His smile is the first thing to reach you, with a megawatt joy of muse and craft shining from his eyes. Then it's his voice, sometimes ringing, sometimes soft, but always warm and round in tone, with wonderful range. When Larry hit those delicious high notes, the hair on the back of my neck rose. When he belted out a line you knew could have reached the back of a hall, he had the control not to let it overwhelm this smaller venue.

The beauty of an intimate house concert is that you can mingle and talk with the performers, getting to know them just a little more. Here it must be said, I found Larry Murante to be a gentle man who walks in the service of Love. You could see it in the way he curls over his guitar and humbly towards the audience. You could hear it in his lyrics and melodies. He was definitely a natural to win (along with a co-writer) the 2009 John Lennon Songwriting Contest. His lyrics and rhymes are simply fresh, his story-telling intimate and engaging, his playing rhythmic and full. He made me want to sing harmony and he made Tweed start to dance at her easel. The lowering sun pouring gold through air, water, and onto the wood of Larry's guitar, Tweed's pastels catching it for us.

I could happily wax poetic about each of his songs, but perhaps it's better for you to take the journey yourself. Check out his website www.larrymurante.com and his 2009 album, "Point of Entry" for a great mix of Folk-Pop, Americana, and even Jazz! A simple line from the title song sums up the night for me.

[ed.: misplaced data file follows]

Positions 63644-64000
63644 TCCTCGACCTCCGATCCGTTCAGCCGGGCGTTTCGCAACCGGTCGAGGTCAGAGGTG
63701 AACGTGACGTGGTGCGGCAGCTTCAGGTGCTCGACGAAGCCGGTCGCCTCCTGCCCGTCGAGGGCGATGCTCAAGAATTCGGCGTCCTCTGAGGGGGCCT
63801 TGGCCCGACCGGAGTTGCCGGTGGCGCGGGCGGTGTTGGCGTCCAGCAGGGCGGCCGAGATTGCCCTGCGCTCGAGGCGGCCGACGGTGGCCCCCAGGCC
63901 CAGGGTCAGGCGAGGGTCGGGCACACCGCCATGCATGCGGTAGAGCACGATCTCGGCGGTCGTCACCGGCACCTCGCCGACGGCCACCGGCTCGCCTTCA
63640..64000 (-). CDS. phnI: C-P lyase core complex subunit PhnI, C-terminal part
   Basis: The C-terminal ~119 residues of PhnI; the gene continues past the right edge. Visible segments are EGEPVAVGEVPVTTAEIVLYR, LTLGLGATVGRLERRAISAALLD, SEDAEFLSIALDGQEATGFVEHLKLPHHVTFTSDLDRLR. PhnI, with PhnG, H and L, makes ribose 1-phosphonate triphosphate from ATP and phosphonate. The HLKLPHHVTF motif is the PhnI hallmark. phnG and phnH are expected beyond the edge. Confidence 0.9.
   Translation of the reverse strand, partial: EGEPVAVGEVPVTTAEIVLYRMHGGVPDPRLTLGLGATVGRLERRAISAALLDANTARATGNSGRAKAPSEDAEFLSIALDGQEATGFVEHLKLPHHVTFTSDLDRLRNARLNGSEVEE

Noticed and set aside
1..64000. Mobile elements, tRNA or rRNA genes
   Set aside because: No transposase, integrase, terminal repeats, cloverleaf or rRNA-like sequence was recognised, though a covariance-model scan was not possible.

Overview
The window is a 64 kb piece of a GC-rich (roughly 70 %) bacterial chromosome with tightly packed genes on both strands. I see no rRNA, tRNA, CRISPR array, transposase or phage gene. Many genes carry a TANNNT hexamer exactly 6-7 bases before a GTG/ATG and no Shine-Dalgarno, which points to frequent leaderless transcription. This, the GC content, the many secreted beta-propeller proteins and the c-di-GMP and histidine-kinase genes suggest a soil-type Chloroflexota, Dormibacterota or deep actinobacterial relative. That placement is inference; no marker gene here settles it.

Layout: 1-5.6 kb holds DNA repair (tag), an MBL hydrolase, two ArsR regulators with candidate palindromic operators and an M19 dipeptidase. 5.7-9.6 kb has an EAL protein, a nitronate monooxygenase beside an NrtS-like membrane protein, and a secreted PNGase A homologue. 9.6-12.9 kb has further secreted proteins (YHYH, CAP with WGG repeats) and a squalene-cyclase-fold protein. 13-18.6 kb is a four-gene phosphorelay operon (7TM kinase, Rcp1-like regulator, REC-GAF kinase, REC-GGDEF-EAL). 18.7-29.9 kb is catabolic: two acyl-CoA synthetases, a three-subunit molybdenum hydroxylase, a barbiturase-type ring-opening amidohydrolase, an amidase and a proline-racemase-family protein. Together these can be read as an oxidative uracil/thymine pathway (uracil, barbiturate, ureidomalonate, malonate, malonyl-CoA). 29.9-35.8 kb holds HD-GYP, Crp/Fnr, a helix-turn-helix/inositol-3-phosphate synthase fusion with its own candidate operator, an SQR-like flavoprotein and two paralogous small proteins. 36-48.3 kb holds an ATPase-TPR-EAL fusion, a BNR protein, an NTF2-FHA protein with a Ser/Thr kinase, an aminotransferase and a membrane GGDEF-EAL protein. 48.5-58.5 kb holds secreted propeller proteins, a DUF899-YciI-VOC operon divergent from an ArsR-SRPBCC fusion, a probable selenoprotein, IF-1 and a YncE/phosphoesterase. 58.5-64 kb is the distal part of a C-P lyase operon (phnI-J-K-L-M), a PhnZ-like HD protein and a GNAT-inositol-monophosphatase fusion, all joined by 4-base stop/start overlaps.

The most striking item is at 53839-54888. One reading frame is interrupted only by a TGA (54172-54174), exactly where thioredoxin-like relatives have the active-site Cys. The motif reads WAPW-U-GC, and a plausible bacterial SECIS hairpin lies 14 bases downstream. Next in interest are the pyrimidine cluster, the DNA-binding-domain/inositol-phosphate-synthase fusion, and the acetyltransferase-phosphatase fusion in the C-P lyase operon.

"If you give the world outside a point of entry...it'll give back to you."

As Larry finished to a standing ovation, the sun took its final curtain call and the world caught fire before nightfall. Two local, large talents and heavenly, special effects lighting in silver and gold for June's "Words & Music" out here on the happening Key...ooh-la, what a night it was!
Sing us out please Larry....



Tuesday, June 8, 2010

South Sounders Taking Action: Local Animal Neglect/Abuse Case




One of the great privileges of living in the South Sound, specifically Pierce County, Washington is that I bear witness, on almost a daily basis, to the kindness, compassion, and advocacy of my fellow citizens. Whether they are an average person (like me), someone in the mix of working the day to day operations of solving problems, or an elected official, I get the sense (and see the evidence) that we are all in this together and we want to help. Such is the case in the recent seizure of over 70 animals from an Eatonville, WA residence that were horribly neglected and living in very poor conditions.